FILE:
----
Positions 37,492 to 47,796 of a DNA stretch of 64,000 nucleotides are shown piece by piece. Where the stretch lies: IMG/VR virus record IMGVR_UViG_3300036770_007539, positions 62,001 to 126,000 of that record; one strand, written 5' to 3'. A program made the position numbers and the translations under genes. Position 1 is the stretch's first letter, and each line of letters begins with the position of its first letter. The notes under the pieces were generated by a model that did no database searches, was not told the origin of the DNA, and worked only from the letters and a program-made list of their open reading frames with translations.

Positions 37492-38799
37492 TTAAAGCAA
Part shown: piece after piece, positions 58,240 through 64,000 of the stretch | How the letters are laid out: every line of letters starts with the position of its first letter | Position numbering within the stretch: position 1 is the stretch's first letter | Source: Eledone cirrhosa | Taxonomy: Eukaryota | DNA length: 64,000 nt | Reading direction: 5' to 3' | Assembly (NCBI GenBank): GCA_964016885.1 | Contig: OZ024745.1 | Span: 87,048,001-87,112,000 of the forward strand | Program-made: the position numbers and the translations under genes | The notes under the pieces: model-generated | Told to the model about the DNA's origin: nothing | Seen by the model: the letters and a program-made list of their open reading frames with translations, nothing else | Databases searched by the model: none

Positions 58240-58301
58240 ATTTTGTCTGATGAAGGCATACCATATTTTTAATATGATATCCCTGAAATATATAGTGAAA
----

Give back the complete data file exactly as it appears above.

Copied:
Positions 37,492 to 47,796 of a DNA stretch of 64,000 nucleotides are shown piece by piece. Where the stretch lies: IMG/VR virus record IMGVR_UViG_3300036770_007539, positions 62,001 to 126,000 of that record; one strand, written 5' to 3'. A program made the position numbers and the translations under genes. Position 1 is the stretch's first letter, and each line of letters begins with the position of its first letter. The notes under the pieces were generated by a model that did no database searches, was not told the origin of the DNA, and worked only from the letters and a program-made list of their open reading frames with translations.

Positions 37492-38799
37492 TTAAAGCAA
Part shown: piece after piece, positions 58,240 through 64,000 of the stretch | How the letters are laid out: every line of letters starts with the position of its first letter | Position numbering within the stretch: position 1 is the stretch's first letter | Source: Eledone cirrhosa | Taxonomy: Eukaryota | DNA length: 64,000 nt | Reading direction: 5' to 3' | Assembly (NCBI GenBank): GCA_964016885.1 | Contig: OZ024745.1 | Span: 87,048,001-87,112,000 of the forward strand | Program-made: the position numbers and the translations under genes | The notes under the pieces: model-generated | Told to the model about the DNA's origin: nothing | Seen by the model: the letters and a program-made list of their open reading frames with translations, nothing else | Databases searched by the model: none

Positions 58240-58301
58240 ATTTTGTCTGATGAAGGCATACCATATTTTTAATATGATATCCCTGAAATATATAGTGAAA